a patient. It lay in my way here, and I was as quick as could be, but—as you see—not sufficiently so.”
Mr. Carlton slightly pointed to the bed as he concluded. Frederick Grey, who had stood by, listening eagerly, suddenly stepped up to him.
“Have you that draught with you, sir?”
“Of course I have,” replied Mr. Carlton. But he did not seem pleased with the lad’s tones, so unaccountably abrupt and haughty. “Here it is,” he added, taking it from his pocket. “You will find no prussic acid in that.”
Frederick Grey received the small bottle in his hand, uncorked it, smelt it, and tasted it, just as Mr. Carlton had done by the fatal one. Doctors, as Mrs. Pepperfly remarked, like to put their tongues to physic; and Frederick had possibly caught the habit, for he was ale ready being initiated into the mysteries of the profession, under his uncle and father.
“No, there’s no prussic acid in that,” said he. “Neither was there in the draught made up by my father. I stood by him the whole of the time and watched him mix it.”
They were interrupted by Mr. Stephen Grey. To describe his grief and consternation when he saw the dead, would be impossible. Mr. Whittaker had given him the message, had told him Mrs. Gould had been to them with a tale that the lady was dead; but Mr. Stephen, who knew of old Mrs. Gould and her fears, had set it down in his own mind that the lady had only fainted. Mr. Stephen heard the details with astonishment. They were unaccountable; but he warmly repudiated the suspicion as to the error having been made by himself.
“The thing appears to be perfectly unexplainable,” exclaimed Mr. Lycett.
Stephen Grey laid his hand lightly on the brow of the corpse. “I declare,” said he, in an earnest, solemn tone, “in the presence of what remains of this poor young lady; nay, I declare it in a more solemn presence—that of God, who now hears me—that there was no prussic acid, or any other poison whatever, in the sleeping draught I sent here this night. Some foul play has been at work; or else some most grievous and unaccountable mischance has been unwittingly committed. Mr. Carlton, we must do our best in striving to unfathom this. You will aid me in it?”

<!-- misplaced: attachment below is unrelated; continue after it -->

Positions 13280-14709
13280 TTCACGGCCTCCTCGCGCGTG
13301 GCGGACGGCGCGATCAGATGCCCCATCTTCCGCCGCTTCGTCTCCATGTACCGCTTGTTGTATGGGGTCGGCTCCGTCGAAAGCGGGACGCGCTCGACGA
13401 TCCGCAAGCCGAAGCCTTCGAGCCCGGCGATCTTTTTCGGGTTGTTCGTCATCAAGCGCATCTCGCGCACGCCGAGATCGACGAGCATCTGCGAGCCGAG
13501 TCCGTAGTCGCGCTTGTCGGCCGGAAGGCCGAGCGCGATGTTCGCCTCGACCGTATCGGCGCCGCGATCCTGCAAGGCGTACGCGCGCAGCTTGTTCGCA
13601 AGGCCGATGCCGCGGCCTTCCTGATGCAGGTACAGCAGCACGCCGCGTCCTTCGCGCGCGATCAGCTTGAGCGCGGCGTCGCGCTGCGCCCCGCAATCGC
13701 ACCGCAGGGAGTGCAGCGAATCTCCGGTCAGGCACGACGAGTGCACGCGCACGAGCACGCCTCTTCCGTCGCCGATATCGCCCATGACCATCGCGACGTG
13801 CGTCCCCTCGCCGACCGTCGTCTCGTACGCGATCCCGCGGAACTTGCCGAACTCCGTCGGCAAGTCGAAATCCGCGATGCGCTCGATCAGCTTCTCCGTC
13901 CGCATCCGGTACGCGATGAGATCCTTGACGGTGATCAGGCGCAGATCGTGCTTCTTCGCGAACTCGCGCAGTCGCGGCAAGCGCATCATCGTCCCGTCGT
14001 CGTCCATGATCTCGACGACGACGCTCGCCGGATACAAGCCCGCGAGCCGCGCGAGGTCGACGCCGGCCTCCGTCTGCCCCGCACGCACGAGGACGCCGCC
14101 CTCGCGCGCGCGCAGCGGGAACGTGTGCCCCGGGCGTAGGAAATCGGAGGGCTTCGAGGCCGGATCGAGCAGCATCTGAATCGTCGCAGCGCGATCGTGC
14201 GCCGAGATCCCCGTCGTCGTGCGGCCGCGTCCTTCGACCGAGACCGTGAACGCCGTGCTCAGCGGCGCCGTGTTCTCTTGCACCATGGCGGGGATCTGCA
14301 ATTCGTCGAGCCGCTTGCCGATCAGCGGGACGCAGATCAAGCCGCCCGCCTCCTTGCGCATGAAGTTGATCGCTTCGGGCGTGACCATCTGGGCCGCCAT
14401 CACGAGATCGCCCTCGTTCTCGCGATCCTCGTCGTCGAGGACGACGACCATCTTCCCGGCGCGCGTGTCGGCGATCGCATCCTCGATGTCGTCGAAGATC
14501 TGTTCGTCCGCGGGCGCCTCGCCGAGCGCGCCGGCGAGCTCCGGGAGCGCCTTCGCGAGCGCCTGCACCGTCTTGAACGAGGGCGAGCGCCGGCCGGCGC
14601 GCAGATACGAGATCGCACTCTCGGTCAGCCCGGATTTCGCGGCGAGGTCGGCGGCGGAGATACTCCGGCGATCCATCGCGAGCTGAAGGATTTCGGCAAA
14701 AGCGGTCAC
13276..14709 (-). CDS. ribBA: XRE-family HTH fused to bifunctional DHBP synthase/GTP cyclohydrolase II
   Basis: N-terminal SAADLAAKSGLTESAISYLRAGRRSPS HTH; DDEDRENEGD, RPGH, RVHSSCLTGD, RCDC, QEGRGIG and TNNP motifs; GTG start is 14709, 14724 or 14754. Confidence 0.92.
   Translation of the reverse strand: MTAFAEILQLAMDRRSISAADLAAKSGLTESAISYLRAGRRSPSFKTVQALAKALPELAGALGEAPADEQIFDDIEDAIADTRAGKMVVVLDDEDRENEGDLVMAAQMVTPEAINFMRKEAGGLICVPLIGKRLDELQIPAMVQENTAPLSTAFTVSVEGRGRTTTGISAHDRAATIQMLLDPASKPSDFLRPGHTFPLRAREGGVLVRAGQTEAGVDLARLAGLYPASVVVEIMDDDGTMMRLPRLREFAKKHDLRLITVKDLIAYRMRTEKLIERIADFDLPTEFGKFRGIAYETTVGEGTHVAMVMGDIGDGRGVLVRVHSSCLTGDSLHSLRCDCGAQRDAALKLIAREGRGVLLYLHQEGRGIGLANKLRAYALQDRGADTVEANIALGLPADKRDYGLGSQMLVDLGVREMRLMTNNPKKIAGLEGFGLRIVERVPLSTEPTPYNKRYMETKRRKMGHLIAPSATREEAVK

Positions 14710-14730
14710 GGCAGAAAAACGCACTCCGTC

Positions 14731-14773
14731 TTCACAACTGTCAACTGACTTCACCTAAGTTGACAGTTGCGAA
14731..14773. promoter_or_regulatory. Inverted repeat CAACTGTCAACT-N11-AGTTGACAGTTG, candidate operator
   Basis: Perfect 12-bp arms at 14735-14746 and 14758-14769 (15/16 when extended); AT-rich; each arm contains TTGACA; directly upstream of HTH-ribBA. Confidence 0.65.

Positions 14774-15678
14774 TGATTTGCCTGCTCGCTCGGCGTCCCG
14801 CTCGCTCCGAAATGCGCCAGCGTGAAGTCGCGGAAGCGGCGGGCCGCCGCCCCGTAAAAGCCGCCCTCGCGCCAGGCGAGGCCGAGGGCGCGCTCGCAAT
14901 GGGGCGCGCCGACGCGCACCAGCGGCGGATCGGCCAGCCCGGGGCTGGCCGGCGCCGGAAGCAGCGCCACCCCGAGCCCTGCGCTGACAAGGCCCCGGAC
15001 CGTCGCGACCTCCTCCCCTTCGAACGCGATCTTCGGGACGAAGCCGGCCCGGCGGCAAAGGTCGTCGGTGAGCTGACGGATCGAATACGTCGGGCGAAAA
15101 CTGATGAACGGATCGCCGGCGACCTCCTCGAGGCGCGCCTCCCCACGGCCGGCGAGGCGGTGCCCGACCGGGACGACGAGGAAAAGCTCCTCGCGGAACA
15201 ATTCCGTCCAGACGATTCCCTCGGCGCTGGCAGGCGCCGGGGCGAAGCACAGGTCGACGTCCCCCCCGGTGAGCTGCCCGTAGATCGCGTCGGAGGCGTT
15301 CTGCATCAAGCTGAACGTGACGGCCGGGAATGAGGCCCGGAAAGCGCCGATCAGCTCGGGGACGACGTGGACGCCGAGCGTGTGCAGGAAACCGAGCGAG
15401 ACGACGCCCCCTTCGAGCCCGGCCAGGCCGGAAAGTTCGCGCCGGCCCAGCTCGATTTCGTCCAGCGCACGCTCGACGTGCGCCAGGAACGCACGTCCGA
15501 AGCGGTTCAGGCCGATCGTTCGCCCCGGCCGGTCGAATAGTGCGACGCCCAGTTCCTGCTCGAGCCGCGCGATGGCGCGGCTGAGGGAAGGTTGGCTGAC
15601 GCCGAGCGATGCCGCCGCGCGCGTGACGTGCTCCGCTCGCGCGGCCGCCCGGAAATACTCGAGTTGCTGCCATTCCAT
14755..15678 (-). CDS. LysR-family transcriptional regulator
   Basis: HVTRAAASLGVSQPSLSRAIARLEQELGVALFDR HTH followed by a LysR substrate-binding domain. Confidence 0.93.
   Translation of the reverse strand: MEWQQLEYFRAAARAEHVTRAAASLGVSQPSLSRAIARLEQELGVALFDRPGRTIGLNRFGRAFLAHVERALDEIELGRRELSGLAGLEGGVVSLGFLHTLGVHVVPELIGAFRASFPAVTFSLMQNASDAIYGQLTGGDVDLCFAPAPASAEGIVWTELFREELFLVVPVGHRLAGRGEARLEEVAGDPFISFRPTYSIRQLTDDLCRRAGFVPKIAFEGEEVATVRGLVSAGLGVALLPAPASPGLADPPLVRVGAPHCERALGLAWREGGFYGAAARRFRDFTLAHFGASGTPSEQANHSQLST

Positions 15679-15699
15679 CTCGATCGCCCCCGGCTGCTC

Mr. Carlton did not hear the words. He had fallen into a reverie. Perhaps he was trying to account for the events of that night. His thoughts at that moment were not so much given to the unhappy dead, as to the face he had seen, or thought he had seen, upon the staircase landing earlier in the evening. That the face was none of his own fancy’s conjuring up; that it was not an appearance from the world of spirits, but one belonging to a living, breathing person, he felt in his judgment convinced. Did he connect that face with the dark deed which had followed? Did he suspect that that stealthy visitor, whoever it might be, was the serpent standing and waiting to deal the deadly blow? It cannot at present be told; but it is certain that Mr. Carlton did attach a dread fear, not the less strong for its being vague and undefined, to that shadowy face.
Vague indeed! More than once he caught himself fancying—nay, almost wishing—that it was but a supernatural appearance from the other world.
Early in December, 1836, the news went far and wide through the South of Ireland, that the “Apostle of Temperance,” Father Mathew, had paid the last debt of nature. He died, as he had lived, devoted to the good cause of reclaiming his volatile countrymen from their arch—enemy, the whiskey-bottle; and his name ought to stand, in Ireland at least, written in the brightest and most indelible colours among the roll of her philanthropists and patriots.
Theobald Mathew’s life, from first to last, was in full keeping and harmony with his profession as a priest of the church in which his lot was cast. We have been, of late years, by far too much familiarized with such warlike spirits as Dr. Cahill and John McHale, as types of the Irish Roman Catholic clergy, to fancy that one so meek, so gentle, so humble, so self-denying as “Father Mathew,” could have submitted to the ecclesiastical tonsure in the sister island, and worn the monastic cowl. Yet so it was: Father Mathew was not only a Roman Catholic, but a Roman Catholic priest; nor only a priest but a monk—a humble Capuchin. But under the Capuchin’s coarse dress he concealed the heart of a Christian and a gentleman. No doubt, some portion of those qualities he owed to the fact that gentle blood flowed in his veins; and that, instead of being taken (as most Irish priests are) from the plough-tail to the altar, via Maynooth, he was brought up in the refined society of his kinsman, the late Earl of Llandaff, and of his sister, Lady Elizabeth Mathew; and that, in the family-circle of Thomastown House, and amongst its guests, as a boy, he rubbed off some of that rust, and most of those angles, which, somehow or other, seem to mark for life the man who has once passed the gates of